Hey there, time traveller!
This article was published 28/5/2014 (732 days ago), so information in it may no longer be current.
Canada is one of the few countries in the world lacking any legal restrictions on abortion. This is not because the Charter of Rights and Freedoms or the courts say there can be no such law. Indeed, in the famous Morgentaler ruling in which the Supreme Court struck down the existing regulations governing abortion, Justice Bertha Wilson invited Parliament to craft a new abortion law and suggested restrictions on abortion might be most appropriate in the second trimester.
Parliament subsequently tried to take up the court's recommendation. Brian Mulroney's government in the 1980s and 1990s introduced two pieces of legislation aimed at providing some form of legal regulation. In both cases, the legislation was shot down by a coalition of opposites: pro-choice legislators who resented any legal governance of abortion and pro-life legislators who resisted any measure short of prohibition.
The result is the stalemate -- and the lack of any legal regulation whatsoever -- we have today.
The failure to come to a conclusion on an abortion law reflects how abortion is an issue that crosscuts voter support for both the Liberal and the Conservative parties. Those parties cannot take a clear position on the abortion issue without antagonizing some portion of their support bases, not to mention members of their caucuses.
Thus, while the NDP has consistently articulated a position on the issue, the Liberal and Conservative parties have either ignored the issue or attempted to stifle conflict over abortion. The latest manifestation of this is Prime Minister Stephen Harper's refusal to reopen the abortion debate while in office. The status quo in the Liberal and Conservative parties is that both pro-choice and pro-life MPs reside peaceably in the same party by simply not raising the issue.
This status quo -- in place for roughly a quarter of a century -- came to an abrupt close two weeks ago when Liberal Leader Justin Trudeau reoriented his party toward a more resolute pro-choice position. He did so by announcing no future candidates would be permitted to run under the Liberal banner unless they agreed to vote in a pro-choice manner once elected.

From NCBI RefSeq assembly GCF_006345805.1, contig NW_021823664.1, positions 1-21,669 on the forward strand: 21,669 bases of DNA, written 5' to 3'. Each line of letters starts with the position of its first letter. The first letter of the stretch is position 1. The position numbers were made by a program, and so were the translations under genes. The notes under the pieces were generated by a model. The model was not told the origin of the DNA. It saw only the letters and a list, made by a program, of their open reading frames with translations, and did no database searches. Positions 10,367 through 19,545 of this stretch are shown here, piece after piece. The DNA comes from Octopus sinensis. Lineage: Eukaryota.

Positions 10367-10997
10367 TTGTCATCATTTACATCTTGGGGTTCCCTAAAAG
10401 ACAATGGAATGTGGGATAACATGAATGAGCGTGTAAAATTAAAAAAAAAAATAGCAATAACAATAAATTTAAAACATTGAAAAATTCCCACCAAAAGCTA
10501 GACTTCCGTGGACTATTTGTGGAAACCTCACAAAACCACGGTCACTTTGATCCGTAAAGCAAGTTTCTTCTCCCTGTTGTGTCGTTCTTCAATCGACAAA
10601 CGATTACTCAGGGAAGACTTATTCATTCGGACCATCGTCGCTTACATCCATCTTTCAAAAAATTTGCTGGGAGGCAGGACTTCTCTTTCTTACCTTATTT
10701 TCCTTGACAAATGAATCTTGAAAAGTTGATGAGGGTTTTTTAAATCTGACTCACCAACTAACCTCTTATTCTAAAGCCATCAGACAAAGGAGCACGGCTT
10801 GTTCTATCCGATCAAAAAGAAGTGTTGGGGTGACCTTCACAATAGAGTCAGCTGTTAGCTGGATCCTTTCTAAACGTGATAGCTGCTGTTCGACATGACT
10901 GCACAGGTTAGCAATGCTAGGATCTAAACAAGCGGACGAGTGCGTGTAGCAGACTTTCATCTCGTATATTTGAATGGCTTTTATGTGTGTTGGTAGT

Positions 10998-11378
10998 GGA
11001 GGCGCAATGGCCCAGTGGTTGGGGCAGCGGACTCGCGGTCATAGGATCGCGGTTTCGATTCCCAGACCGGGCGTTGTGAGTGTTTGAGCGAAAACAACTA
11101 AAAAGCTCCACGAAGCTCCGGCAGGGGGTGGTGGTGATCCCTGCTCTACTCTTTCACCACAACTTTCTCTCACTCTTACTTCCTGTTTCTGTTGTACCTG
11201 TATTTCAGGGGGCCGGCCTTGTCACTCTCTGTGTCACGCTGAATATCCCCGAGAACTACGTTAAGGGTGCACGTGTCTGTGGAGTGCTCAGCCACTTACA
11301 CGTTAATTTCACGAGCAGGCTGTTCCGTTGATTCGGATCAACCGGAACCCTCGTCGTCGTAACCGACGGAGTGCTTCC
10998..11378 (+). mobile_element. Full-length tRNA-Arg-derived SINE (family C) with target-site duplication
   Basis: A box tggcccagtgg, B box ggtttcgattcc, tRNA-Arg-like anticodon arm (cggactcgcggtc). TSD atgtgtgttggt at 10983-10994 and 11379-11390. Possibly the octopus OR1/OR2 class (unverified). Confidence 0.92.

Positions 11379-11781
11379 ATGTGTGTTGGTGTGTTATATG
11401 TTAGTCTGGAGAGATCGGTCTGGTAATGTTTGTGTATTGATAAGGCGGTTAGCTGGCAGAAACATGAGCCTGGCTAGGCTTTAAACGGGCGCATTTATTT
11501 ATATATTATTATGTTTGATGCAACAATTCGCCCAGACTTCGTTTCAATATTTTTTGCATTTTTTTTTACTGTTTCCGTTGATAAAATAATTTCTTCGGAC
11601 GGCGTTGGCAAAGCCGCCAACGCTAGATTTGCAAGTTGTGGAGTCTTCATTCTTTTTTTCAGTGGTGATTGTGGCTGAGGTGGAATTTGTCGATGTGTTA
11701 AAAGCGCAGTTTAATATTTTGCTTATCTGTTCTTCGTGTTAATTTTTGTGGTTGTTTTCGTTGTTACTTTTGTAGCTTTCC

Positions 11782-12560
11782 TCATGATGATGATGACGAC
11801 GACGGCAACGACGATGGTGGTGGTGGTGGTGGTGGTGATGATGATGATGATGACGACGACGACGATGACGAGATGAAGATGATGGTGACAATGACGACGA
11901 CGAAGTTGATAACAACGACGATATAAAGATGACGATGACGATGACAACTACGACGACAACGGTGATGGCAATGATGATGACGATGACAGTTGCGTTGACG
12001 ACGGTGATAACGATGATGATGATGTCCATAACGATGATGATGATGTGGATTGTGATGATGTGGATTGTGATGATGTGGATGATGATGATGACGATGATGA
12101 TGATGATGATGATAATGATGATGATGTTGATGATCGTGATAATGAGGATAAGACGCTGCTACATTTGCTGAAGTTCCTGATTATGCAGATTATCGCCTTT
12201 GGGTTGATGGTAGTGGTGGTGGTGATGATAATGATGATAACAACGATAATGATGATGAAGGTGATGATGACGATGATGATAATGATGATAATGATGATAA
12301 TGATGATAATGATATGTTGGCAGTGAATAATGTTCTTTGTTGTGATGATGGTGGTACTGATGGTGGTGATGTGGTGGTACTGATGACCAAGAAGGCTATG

Trudeau's pronouncement means the peaceable coexistence of pro-choice and pro-life Liberals is now at an end. The breed of pro-life Liberals that once made up a significant proportion of the party coalition when Jean Chrétien was scoring majority governments in the 1990s can now be expected with time to disappear from the party.
One consequence of this decision will be to allow the Conservatives to corner the market on pro-life votes without actually having to do anything to earn them. The Conservatives have now been in power for eight years and, in each election, rely on pro-life supporters to vote for, donate to, and provide labour for the party. Pro-life Canadians, however, have seen few rewards for these efforts.
Indeed, Harper's PMO has sought to suppress any legislative effort whatsoever that touches -- however indirectly -- on the abortion issue. Despite the government's inaction, Conservatives can now in the wake of Trudeau's decision legitimately claim that theirs is the only party in which pro-life Canadians can feel welcome. The prime minister himself has already done so. It's difficult to see how this benefits the Liberals.
But the bigger question relates to the future of the Liberal party itself. In its new, unfamiliar place as the third party in Canadian politics, the Liberal party may proceed down two paths.
First, it may try to reclaim its role as a big brokerage party; receiving support from wide swaths of Canadians with diverse and often conflicting views; and winning majority governments as a result.
Second, the Liberal party may continue its retreat into a third party of the ideological centre -- with clear positions on a range of issues -- and that is strong in affluent urban areas but weak almost everywhere else.
Whatever one thinks about abortion, Trudeau's pronouncements on the issue suggest he's intent on taking the Liberal party down the second path.
Royce Koop is an assistant professor in the department of political studies at the University of Manitoba.